Monday, 22 April 2013

Anne de Rohan-Chabot

Anne de Rohan-Chabot was born in 1648 to Henri Chabot and Marguerite de Rohan; her parent's marriage had been a scandal from the beginning because Marguerite de Rohan was a foreign princess and that meant that Louis XIV had to make a special decree so Marguerite could hold her position at court.
On April 17 1663 Anne was married to François de Rohan - she was just 15 at the time. The marriage was advantageous to her new husband as well because Anne was a Dame de Soubise - a title that would pass to her husband. Anne and François was made the Prince and Princess de Soubise in 1667.

Anne was well-educated and renowned for her beauty. Despite her young age, she adored her husband. She was focused on maintaining her beauty by following a diet of chicken, salad, fruits, wine, dairy products and water. Of course, Louis XIV noticed her beauty when he stayed at Château de Chambord where Anne happened to be staying as well. Anne was not to be one of Louis' maîtresse-en-titres - instead she provided Louis with a pretty distraction while the King was wavering between Louise de La Vallière and Madame de Montespan. It is possible that Anne conceived the King's son who was made de Duc de Rohan-Rohan despite being a Prince de Soubise by birth.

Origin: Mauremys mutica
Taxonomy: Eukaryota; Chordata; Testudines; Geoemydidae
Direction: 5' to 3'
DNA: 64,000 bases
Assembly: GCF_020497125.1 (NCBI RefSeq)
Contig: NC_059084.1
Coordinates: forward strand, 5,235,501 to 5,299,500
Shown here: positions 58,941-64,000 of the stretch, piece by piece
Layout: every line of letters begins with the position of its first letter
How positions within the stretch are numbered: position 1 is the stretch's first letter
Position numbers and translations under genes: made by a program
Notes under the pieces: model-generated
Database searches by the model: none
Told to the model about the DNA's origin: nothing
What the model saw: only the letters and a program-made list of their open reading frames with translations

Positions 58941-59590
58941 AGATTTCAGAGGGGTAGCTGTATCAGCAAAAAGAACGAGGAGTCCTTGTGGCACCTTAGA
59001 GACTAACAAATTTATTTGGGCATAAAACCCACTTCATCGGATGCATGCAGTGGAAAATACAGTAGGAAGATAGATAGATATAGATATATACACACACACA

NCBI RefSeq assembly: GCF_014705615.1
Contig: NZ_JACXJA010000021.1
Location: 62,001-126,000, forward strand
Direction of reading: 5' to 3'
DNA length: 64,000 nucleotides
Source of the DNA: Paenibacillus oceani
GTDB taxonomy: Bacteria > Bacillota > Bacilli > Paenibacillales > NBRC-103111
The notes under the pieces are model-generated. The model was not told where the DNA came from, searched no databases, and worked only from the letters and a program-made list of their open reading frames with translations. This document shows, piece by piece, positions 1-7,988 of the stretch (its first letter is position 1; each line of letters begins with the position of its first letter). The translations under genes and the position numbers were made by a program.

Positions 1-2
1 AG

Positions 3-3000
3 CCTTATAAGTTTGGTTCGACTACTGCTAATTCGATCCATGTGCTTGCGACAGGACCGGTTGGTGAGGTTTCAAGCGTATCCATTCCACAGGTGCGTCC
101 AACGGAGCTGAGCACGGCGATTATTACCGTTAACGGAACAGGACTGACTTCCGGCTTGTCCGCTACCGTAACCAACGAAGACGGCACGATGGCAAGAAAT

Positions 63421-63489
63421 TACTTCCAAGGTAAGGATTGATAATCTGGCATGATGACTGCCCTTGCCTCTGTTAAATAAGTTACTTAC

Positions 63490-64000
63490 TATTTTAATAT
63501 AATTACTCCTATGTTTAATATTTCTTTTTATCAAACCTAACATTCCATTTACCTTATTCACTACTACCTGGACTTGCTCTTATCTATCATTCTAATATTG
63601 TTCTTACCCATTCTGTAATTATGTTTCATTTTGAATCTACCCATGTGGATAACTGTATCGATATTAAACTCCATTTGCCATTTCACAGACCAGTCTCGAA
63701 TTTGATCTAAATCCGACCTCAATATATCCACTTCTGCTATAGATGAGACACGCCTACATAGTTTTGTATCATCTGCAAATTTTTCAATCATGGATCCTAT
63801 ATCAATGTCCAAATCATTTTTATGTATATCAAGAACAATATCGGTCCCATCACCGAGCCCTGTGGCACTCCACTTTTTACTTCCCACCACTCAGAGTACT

By January 1764 the King had Anne installed as a lady-in-waiting to the Queen Marie-Thérèse. Everyone knew that Anne was the King's mistress when she gave birth to another son that Francois acknowledged as his own. But the child was almost certainly Louis XIV's. Not only did he look remarkably similar to the newborn son but François also received a large sum of money after publicly acknowledging his son.

Anne and Louis's affair ended in 1675 after six years - Anne had always been "the mistress in the shadow" behind Madame de Montespan. Anne convinced her husband (recently made wealthy by the generous pension from Louis XIV) to buy a hôtel that belonged to the late Duchesse de Guise. Francois complied and renamed it the Hôtel de Soubise. Anne stayed there until her death from a cold in 1709.

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